“When you look at the number of people in our state and federal penitentiaries, who are there for possession of small amounts of cannabis, you begin to really scratch your head. We have literally filled up our jails with people who are nonviolent and frankly do not belong there.”
—Former House speaker John A. Boehner (R-Ohio), in an interview with Bloomberg News, April 11, 2018
Boehner, who once opposed marijuana legalization, made headlines recently when he announced he had joined the advisory board of Acreage Holdings, a multi-state cannabis company with holdings in both medical and adult-use states. His shift shows that acceptance of marijuana use has increasingly become mainstream.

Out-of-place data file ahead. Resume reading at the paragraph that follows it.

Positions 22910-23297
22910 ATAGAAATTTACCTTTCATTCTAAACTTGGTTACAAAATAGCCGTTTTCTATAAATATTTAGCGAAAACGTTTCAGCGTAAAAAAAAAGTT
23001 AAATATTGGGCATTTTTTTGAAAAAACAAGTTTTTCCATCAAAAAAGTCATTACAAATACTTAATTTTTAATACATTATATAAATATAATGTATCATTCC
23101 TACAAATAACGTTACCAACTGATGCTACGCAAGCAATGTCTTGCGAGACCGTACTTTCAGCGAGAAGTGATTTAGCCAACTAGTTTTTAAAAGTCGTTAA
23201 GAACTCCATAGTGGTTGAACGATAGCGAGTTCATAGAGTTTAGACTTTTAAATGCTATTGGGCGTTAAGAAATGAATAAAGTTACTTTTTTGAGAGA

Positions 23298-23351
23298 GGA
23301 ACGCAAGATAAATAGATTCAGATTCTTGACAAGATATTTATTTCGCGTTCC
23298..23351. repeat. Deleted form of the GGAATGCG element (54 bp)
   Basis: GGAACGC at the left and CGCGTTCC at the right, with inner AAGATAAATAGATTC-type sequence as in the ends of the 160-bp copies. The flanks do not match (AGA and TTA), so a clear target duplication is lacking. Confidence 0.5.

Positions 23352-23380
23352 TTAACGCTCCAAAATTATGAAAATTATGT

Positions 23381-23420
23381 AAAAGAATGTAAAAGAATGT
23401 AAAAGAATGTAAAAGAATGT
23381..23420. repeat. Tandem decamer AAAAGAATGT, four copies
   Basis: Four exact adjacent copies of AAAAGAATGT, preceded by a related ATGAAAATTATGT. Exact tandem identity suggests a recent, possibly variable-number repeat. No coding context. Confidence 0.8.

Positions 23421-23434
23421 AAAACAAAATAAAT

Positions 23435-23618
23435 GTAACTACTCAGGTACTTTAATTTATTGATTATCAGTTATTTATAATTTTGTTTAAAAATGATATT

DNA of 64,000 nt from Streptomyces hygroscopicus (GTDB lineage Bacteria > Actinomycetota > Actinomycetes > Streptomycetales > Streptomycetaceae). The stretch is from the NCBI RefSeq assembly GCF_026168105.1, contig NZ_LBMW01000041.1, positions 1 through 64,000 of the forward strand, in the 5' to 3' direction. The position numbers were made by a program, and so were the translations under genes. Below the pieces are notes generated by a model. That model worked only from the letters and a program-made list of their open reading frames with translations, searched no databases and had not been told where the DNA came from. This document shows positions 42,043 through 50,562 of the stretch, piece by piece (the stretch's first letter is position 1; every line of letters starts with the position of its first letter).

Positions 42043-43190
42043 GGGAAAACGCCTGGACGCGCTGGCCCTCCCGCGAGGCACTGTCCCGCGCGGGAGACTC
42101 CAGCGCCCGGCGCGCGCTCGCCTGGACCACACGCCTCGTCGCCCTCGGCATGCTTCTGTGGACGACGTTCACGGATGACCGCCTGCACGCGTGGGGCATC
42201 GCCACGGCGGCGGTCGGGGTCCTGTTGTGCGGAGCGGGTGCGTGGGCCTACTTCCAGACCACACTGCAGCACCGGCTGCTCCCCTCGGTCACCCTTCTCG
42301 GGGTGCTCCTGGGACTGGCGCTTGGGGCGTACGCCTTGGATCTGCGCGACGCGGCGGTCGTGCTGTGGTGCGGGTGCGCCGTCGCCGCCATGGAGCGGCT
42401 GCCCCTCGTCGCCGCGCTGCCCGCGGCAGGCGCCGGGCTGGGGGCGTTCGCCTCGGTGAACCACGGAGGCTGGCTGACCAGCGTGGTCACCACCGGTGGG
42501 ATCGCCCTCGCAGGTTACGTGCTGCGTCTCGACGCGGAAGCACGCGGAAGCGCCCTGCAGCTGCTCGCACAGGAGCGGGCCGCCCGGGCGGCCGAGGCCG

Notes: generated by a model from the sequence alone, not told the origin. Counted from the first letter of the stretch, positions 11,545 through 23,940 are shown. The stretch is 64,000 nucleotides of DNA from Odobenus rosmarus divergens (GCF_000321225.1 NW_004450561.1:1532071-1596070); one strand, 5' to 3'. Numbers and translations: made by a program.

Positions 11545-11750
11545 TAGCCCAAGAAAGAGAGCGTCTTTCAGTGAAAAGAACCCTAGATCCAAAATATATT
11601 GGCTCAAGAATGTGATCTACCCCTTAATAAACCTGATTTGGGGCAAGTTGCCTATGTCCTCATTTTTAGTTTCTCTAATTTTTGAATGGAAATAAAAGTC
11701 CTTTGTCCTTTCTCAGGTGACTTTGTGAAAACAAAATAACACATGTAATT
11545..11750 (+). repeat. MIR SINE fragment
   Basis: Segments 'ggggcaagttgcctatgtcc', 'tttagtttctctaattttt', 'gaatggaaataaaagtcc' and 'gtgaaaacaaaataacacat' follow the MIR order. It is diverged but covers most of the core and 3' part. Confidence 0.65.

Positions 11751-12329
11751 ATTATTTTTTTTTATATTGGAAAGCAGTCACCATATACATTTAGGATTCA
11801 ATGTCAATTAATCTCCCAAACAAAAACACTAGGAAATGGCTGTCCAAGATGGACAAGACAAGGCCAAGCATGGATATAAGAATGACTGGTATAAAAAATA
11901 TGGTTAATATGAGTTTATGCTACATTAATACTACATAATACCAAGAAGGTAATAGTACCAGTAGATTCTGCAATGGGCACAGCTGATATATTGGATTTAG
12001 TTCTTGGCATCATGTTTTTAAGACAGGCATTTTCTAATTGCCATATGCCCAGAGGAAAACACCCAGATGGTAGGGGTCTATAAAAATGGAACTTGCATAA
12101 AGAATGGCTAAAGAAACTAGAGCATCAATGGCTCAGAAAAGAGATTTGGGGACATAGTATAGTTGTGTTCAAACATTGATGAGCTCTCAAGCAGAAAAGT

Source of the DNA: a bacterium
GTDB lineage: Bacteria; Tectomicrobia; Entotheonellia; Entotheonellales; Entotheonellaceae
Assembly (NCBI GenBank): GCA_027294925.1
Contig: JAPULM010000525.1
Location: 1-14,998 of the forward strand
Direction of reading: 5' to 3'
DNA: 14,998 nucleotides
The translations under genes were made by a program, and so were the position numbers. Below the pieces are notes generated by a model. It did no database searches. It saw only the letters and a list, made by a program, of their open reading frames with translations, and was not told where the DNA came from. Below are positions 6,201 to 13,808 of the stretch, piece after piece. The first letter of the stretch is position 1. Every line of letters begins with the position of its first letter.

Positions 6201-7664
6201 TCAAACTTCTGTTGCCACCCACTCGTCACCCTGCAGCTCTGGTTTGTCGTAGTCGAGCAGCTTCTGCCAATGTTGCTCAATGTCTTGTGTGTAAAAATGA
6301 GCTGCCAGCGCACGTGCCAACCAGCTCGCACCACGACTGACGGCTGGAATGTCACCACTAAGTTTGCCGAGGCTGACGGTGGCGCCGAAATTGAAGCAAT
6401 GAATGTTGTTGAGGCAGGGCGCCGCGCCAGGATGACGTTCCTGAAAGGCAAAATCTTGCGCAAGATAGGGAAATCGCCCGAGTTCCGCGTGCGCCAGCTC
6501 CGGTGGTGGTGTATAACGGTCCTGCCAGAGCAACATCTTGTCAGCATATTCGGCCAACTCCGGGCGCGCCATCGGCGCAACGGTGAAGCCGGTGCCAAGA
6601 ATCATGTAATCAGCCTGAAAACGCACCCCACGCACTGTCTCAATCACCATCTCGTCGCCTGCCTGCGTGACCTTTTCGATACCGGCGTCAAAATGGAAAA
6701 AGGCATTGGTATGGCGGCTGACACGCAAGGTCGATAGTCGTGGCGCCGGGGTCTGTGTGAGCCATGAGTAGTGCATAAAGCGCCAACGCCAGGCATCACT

But that doesn’t mean the facts have followed. In explaining his decision, Boehner repeated a myth — that the United States has “filled up our jails” with nonviolent people whose only crime was that they possessed marijuana.
There’s no question that in the United States, many people are arrested for marijuana possession. Nearly 600,000 people a year are arrested for marijuana possession, or more than one marijuana possession arrest every minute, according to estimates from Justice Department data.
But relatively few of those arrested end up in prison. Most prisoners are in state systems, and the Department of Justice does not break down exactly the percentage of people who are in prison for marijuana possession — just all types of drug possession, including hard drugs such as heroin. The federal data, however, does provide that breakdown.
So what do we find? In the state correctional institutions, only 3.4 percent of prisoners were in jail for all types of drug possession as of Dec. 31, 2015, according to the Justice Department. While Boehner claimed that the prisons have been filled with nonviolent prisoners, the